Read more about Joelle Smith and see more of her work in our feature here.

Visit the Joelle Smith web site for more information and more of her art, including originals, open and limited editions, posters, sculpture, and more.



Events across America celebrate the sixth annual National Day of the Cowboy, July 24, 2010. 

The National Day of the Cowboy is celebrated each year on the 4th Saturday of July.

American Cowboy magazine launched the National Day of the Cowboy in 2004. The magazine continues to mark the event, as does the active National Day of the Cowboy organization, headed by Bethany Braley.

 Visit these sites for more about the annual event:

National Day of the Cowboy

National Day of the Cowboy: My Space

National Day of the Cowboy: Facebook


National Day of the American Cowboy



Reproduction prohibited without express written permission
"'She's a Hand" © 1993 by Joelle Smith, www.joellesmith.com


Poetry in Motion by Slim McNaught of South Dakota
Not Waitin' On Someday by Ken Cook of South Dakota
She's a Hand by Yvonne Hollenbeck of South Dakota
 She Talked with Horses by Bette Wolf Duncan of Iowa
She's Wrangler, Boys by Al "Doc" Mehl of Colorado
The Life of a Hand by Susan Matley of Washington

and also see Tom Nichols' poem, Hey! We're Ranchin' Here!

Poetry in Motion

Horse and rider move as one
Tracking critter has begun
Loop is swingin’, full and smooth
Dust is spurting under hooves
Now the trap is perfect laid
Double hocker catch is made
Slack is taken, haunches set
Dally smooth, resistance met
Header reaches end of run

Flag goes down, their time is done

Perfect timing, perfect catch,
Horse and rider perfect match.
Hoof and hand give the notion,
“There’s poetry in motion.”

© 2010, Slim McNaught
This poem may not be reprinted or reposted without the author's written permission.



Not Waitin' On Someday

"Someday Daddy" is all she said,
One precious want surged 'round her head.
Tiny hands caressed my saddle,
Big blue eyes cried out it's time for cattle.

You're gonna make a hand Kasey,
Not waitin' on someday.
Nothin's lived by watchin',
We're gonna ride today.

From that day on we rode through life,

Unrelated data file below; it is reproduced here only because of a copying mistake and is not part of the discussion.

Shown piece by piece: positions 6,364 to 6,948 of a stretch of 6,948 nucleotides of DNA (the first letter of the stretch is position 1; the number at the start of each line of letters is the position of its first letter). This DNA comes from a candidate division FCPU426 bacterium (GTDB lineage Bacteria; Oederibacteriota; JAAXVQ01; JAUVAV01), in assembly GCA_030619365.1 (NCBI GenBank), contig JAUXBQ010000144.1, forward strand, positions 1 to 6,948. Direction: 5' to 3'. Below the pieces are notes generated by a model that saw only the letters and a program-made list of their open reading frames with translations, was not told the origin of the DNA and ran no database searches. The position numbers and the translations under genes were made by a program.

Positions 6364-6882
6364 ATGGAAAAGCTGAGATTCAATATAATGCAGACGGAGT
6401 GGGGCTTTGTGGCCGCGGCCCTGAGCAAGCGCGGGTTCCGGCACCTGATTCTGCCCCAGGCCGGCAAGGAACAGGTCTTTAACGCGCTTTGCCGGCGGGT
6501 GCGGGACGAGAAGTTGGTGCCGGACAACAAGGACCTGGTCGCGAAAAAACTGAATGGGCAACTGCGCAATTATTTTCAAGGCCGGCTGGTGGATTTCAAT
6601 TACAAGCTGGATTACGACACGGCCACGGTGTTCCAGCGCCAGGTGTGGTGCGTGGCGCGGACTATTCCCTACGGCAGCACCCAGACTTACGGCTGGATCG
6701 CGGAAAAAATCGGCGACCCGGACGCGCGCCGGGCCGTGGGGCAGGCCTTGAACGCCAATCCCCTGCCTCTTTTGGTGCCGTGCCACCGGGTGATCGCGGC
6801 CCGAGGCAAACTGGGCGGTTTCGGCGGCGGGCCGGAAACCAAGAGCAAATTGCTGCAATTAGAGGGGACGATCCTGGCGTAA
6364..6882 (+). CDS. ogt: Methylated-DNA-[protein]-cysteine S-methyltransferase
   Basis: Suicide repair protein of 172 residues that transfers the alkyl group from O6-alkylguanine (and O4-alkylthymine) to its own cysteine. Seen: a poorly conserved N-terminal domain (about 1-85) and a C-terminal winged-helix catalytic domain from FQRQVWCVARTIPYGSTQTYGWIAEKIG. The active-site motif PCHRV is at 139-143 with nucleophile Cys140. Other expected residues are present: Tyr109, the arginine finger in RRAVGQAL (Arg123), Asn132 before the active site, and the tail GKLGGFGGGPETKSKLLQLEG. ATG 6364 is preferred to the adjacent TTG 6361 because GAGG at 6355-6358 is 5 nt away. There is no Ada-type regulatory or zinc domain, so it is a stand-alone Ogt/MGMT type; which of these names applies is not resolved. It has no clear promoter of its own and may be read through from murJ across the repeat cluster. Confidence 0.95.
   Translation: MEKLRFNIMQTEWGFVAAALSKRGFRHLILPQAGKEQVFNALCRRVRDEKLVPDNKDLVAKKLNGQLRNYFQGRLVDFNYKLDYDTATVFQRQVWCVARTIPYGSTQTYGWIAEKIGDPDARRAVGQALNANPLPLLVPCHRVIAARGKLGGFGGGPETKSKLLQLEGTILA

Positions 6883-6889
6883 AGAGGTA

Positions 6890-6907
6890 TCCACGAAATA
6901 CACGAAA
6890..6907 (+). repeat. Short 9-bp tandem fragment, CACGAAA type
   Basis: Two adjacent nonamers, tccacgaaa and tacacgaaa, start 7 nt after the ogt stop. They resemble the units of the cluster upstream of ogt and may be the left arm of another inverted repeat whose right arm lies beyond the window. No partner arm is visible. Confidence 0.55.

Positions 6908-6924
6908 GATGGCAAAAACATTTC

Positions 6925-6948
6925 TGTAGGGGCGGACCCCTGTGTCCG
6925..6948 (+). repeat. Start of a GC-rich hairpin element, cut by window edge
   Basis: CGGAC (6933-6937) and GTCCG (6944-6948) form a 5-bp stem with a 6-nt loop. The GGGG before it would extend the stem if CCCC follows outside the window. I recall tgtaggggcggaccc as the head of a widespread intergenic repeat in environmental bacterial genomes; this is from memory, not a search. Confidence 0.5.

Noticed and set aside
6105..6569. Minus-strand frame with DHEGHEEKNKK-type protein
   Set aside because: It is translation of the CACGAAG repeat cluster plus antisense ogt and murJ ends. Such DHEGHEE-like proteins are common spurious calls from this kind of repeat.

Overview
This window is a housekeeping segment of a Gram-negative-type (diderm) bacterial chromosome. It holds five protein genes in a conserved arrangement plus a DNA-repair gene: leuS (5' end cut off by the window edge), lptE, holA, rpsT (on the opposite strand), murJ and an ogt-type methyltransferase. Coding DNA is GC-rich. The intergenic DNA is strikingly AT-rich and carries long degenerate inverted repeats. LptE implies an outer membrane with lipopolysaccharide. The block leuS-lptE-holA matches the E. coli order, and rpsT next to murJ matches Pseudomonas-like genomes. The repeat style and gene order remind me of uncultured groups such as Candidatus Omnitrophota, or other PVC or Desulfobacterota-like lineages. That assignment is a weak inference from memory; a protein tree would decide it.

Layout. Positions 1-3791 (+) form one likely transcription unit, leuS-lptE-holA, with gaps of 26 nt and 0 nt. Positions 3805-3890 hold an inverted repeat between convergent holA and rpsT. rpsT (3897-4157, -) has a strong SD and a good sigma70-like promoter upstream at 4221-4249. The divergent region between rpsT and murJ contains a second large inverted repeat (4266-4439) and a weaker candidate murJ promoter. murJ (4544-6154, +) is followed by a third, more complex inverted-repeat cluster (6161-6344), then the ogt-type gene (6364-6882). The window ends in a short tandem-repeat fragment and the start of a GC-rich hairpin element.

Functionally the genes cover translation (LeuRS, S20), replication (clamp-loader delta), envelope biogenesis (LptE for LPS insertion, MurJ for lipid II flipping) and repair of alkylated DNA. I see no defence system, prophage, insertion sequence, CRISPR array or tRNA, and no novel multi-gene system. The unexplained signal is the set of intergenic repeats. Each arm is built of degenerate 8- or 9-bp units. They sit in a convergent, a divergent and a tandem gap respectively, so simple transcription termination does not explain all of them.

Ranch work, a man, our dance, his wife.
Now her first born craves cowboy ways,
And I will ride inside her days.

She's gonna make a hand that girl,
Not waitin' on someday.
No cowgirl lags back at the house,
We're gonna ride today.

Memories explode, her Mom and I,
Swallowed hard and felt her anxious eye.
"Someday Grandpa" she clearly said,
I'll catch her horse...for what lies ahead.

You're gonna make a hand Shyanne,
Not waitin' on someday.
Nothin's lived by watchin',
We're gonna ride today.

© 2010, Ken Cook
This poem may not be reprinted or reposted without the author's written permission.

This poem was written about Ken and Nancy Cook's daughter Kasey and granddaughter Shyanne.


She's a Hand

Whether you’re calving a herd in the spring
or weaning off calves in the fall,
sometimes the hand that is best for the job
may not be a cowboy at all.

It happened last week when the pastures were prime,
‘twas time to take pairs to the range;
the boss had lined up a crew to help out
but there’s one thing he rather would change.

A little ol’ gal with a pony of sorts
had offered to help ‘em that day.
He couldn’t see how he could cast her aside
‘though he figured she’d be in the way.

The big day arrived and the weather turned cold,
the wind blowing hard from the North.
No dirtier place than to be in that pen
when you had to move pairs back and forth.

Two hands failed to show, so the crew was cut short,
but the little gal said, “That’s OK.